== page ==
Acts 2:46 "So continuing daily with one accord in the temple, and breaking bread from house to house, they ate their food with gladness and simplicity of heart..."

2Corinthians 1:12 "For our boasting is this: the testimony of our conscience that we conducted ourselves in the world in simplicity and godly sincerity, not with fleshly wisdom but by the grace of God, and more abundantly toward you..."

2Corinthians 11:3 "But I fear, lest somehow, as the serpent deceived Eve by his craftiness, so your minds may be corrupted away from the simplicity that is in Christ."

Loving Jesus, loving the lost, and loving each other. Simple, but deep. You can experience these truths quite quickly in one way, but spend a lifetime exploring them in great depth if you choose to.

The loss of simplicity in a complex, busy, hectic world is one of the major reasons why our lives lose meaning and purpose, why our walk with Jesus grows stale. Sadly, many church leaders imitate the consumer, "order one today for this low price" by offering everything for nothing. Maybe they they believe they have to compete with other churches, or "make something happen" to attract a crowd. In doing so, they lose genuine passion and their integrity. It is easy to get diverted and distracted from the simple beauty of a growing, contagious, deep, sometimes mysterious, but always compelling and costly relationship with Jesus.

Sally and I believe, with all our hearts, that if we follow Jesus, if we embrace true discipleship, we will grow deeper in Christ and experience Damascus Road kinds of God-encounters with God, personally and in our ministry.

We know God changes people, but we know as well that there is a price to pay. The price for Paul was to humble himself before God, turn from his sinful ways, and acknowledge how wrong he had been. If we want what Paul had, we will have to pay the price Paul paid.

We are seeing and experiencing these type of God encounters regularly here in Cape Town. Let me share about such encounter, told by one of the members of All Nations, Allison:

Gangsters love their guns. So when one of their guns is gone, they will do anything to get it back. So what’s a gangsters’ girlfriend to do if her notorious gangster boyfriend and a rival gangster are fighting over a gun? A good girlfriend will take the gun, run, and hide it ... even if she’s seven months pregnant and has a three-year-old at her side.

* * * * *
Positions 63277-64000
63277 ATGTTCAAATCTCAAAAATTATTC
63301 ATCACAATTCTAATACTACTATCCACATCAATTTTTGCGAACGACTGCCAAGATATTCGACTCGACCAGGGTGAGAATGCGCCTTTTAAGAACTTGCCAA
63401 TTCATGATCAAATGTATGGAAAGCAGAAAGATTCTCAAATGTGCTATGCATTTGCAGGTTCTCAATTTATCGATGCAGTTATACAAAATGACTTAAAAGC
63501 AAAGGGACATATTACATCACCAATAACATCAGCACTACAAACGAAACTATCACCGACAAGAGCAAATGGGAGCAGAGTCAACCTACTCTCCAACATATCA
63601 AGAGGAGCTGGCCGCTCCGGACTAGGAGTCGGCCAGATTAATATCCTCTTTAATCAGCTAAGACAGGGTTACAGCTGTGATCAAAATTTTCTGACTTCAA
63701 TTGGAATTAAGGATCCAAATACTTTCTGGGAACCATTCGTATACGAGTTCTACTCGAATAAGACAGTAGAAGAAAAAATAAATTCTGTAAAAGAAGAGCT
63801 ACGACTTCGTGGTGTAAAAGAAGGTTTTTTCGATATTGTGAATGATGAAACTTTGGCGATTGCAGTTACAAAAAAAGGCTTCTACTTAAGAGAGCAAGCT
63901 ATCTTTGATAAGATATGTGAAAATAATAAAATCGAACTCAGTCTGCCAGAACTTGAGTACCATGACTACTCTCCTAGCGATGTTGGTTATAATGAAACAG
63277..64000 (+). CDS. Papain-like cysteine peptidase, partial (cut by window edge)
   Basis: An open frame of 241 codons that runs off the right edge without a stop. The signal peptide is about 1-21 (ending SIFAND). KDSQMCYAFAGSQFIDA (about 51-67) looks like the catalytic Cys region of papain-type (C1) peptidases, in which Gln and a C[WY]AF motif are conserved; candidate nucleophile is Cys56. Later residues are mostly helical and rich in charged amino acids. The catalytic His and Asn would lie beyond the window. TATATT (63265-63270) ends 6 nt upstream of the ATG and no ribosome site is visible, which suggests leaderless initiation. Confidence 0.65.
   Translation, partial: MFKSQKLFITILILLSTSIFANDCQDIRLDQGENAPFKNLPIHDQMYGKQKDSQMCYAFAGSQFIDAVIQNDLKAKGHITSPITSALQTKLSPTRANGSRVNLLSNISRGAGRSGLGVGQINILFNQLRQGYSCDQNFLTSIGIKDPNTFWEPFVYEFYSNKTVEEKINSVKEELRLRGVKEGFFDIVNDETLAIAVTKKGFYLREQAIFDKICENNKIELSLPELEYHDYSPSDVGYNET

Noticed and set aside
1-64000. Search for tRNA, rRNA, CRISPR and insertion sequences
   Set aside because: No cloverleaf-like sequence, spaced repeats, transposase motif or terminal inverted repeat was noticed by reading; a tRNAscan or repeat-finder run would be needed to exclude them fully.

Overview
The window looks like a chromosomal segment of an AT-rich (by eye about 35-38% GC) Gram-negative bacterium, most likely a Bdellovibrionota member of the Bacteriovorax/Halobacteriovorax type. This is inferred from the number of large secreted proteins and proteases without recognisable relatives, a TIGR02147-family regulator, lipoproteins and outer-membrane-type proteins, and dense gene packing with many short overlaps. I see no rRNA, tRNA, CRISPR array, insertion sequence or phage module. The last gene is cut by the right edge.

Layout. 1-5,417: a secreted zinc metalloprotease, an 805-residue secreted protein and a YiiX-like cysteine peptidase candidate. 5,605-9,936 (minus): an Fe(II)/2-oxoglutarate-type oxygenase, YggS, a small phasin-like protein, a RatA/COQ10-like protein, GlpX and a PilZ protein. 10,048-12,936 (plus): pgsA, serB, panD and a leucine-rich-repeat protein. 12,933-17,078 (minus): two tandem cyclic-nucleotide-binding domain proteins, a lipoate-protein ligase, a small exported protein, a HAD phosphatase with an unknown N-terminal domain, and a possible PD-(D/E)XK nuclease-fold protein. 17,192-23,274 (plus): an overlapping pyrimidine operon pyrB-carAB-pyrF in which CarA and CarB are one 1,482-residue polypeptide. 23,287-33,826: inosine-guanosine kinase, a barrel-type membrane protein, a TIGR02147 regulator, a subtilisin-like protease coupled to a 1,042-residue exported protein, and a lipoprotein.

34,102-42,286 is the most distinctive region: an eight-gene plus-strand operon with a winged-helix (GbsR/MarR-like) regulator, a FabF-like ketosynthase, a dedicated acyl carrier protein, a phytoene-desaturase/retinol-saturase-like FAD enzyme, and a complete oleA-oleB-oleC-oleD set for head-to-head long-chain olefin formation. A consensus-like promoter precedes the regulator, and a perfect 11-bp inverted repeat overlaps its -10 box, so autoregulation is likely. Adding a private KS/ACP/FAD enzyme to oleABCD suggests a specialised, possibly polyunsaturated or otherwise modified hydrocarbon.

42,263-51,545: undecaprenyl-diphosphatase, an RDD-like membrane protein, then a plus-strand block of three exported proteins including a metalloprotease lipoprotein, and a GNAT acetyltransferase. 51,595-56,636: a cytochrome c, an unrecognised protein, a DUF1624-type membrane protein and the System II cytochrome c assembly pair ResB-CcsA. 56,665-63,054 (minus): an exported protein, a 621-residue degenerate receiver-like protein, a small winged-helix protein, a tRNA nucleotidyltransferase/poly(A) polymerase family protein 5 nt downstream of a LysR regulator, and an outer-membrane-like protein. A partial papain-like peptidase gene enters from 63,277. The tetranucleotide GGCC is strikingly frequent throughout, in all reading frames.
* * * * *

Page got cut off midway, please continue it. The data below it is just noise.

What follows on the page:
This was Jackie’s life before Christ. A life of drugs, sneaking drugs into prison, gangs, stabbings, fights, tattoos, running from the police, guns, and murder.

... I started a friendship with Jackie after her second child was born. Although Jackie was one tough cookie, I continued to visit her and her baby ... even though Jackie and I couldn’t have been more different, we developed an awesome friendship based on some pretty deep heart-to-heart chats. Chats about boyfriends, drugs, father wounds, past abuse, her baby’s daddy, dreams for the future, her boys, and her new life in Christ. I watched Jackie bloom into a beautiful flower. I literally watched this rough tomboy turn into a caring, young, feminine mother. I am so proud of her and the choices she is now making.

Jackie no longer does drugs, she no longer looks to men to provide for her, and she broke up with her deadbeat gangster boyfriend. Jackie is now a follower of Christ ... Aside from leading Bible studies out of her home, she visits young pregnant girls and educates young moms on infant care, all while raising her own two boys. She is living out Proverbs 3:5, “Trust in the Lord with all of your heart...”

into Africa


It is these things I am afflicted & oppresed with; yet the wisdom of God orders them for my good. They keep me from trusting my heart. They convince me of the insufficiency of all inherent righteousness. They show me the necessity of depending on Jesus.They press me to pray. They show me the need to watch and be sober. And provoke me to look to God through Christ to help carry me through this world - Bunyan


The beginning of the year saw us leaving on the 28th December to explore Angola. We attempted to cover as much territory as possible in the time available, seeking God’s face for church planting opportunities.

We explored the Cuanda Cubango province in the south.Throughout much of the 1980s and 1990s, Cuanda Cubango served as the location for the primary base camp of Angola's UNITA rebel movement. It was hardest hit during the war years.What can we say...
•Angola is a difficult country to enter and travel in (see above pic).
•Most of the villages have a church.  The province is highly evangelized. Although in these remote areas the adage, “In Africa the church is a mile wide and a foot deep” applies.
•There are countless opportunities for service…sport, reconstruction, education, health care, agriculture, as well as opportunities for church strengthening.
February saw the start of this year's church planting school with 45 students from around the world. Their outreaches headed into Africa, going to Zambia,